Encyclopedia of Entomology

2008 Edition
| Editors: John L. Capinera

Genetic Sexing

  • Gerald Franz
Reference work entry
DOI: https://doi.org/10.1007/978-1-4020-6359-6_1061

Genetic sexing refers to the methodologies enabling the separation of large numbers of insects according to sex (e.g., the separation or killing of females so that an all male population is produced). It is especially relevant for the Sterile Insect Technique (SIT) which is used to control or eradicate key insect pests by introducing genetic sterility into the target population. The primary active agent in the SIT is the sterile male, although in practice, both sexes have been released. A role for the sterile female in the SIT was sometimes debated, but direct evidence shows that females do not contribute significantly to the sterility induced in the wild population. In fact, releasing both sexes together at the high overflooding ratios required for the SIT to be effective leads to assortative mating among the released flies and, consequently, dilutes their effectiveness.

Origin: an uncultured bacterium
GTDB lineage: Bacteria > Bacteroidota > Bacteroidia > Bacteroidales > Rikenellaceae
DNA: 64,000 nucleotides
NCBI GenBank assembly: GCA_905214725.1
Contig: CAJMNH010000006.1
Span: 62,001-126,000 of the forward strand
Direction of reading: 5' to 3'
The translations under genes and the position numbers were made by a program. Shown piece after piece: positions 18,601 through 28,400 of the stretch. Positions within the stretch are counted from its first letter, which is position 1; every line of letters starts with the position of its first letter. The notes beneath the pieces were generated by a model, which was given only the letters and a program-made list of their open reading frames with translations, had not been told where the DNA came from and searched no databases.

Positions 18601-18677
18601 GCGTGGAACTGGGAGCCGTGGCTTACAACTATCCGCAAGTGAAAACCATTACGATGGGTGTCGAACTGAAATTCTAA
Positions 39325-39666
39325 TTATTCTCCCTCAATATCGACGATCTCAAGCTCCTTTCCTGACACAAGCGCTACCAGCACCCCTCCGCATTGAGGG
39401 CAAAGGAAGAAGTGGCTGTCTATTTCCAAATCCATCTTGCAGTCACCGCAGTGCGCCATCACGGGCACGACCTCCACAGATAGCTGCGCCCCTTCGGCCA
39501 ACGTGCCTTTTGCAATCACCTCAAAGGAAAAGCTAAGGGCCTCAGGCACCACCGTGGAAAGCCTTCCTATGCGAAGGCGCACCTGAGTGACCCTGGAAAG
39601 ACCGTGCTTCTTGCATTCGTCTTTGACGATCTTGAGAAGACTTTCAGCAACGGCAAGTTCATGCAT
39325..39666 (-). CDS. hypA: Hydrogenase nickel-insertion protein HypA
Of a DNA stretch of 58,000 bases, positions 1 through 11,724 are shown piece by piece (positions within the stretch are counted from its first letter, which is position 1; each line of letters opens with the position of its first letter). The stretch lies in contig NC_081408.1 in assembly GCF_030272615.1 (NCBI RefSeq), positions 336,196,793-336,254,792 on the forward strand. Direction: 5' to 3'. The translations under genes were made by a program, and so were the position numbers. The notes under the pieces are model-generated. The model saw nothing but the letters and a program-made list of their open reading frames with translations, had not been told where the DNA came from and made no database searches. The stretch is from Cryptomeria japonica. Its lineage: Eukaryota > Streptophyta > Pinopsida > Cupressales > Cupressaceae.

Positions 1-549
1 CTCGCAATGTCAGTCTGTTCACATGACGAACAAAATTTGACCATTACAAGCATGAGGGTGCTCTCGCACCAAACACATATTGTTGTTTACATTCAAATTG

Genetic sexing can be achieved by utilizing natural differences between males and females (e.g., the time of...

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References

  1. Fisher K, Caceres C (2000) A filter rearing system for mass reared medfly. In: Tan KH (ed) Area-wide control of fruit flies and other insect pests. Joint Proceedings of the 1998 International Conference on Area-wide Control of Insect Pests and of the Fifth International Symposium on Fruit Flies of Economic Importance. Penang, Malaysia, pp 543–550Google Scholar
  2. Franz G, Gencheva E, Kerremans Ph (1994) Improved stability of sex-separation strains for the Mediterranean fruit fly, Ceratitis capitata. Genome 37:72–82PubMedCrossRefGoogle Scholar
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  5. Rendon P, McInnis DO, Lance DL, Stewart J (2000) Comparison of medfly male-only and bisexual releases in large scale field trials. In: Tan KH (ed)Area-wide control of fruit flies and other insect pests. Joint Proceedings of the 1998 International Conference on Area-wide Control of Insect Pests and of the Fifth International Symposium on Fruit Flies of Economic Importance. Penang, Malaysia, pp 517–525Google Scholar
  6. Robinson AS, Franz G, Fisher K (1999) Genetic sexing strains in the medfly, Ceratitis capitata: development, mass rearing and field application. Trends Entomol 2:81–104Google Scholar

Copyright information

© Springer Science+Business Media B.V. 2008

Authors and Affiliations

  • Gerald Franz
    • 1
  1. 1.International Atomic Energy AgencySeibersdorfAustria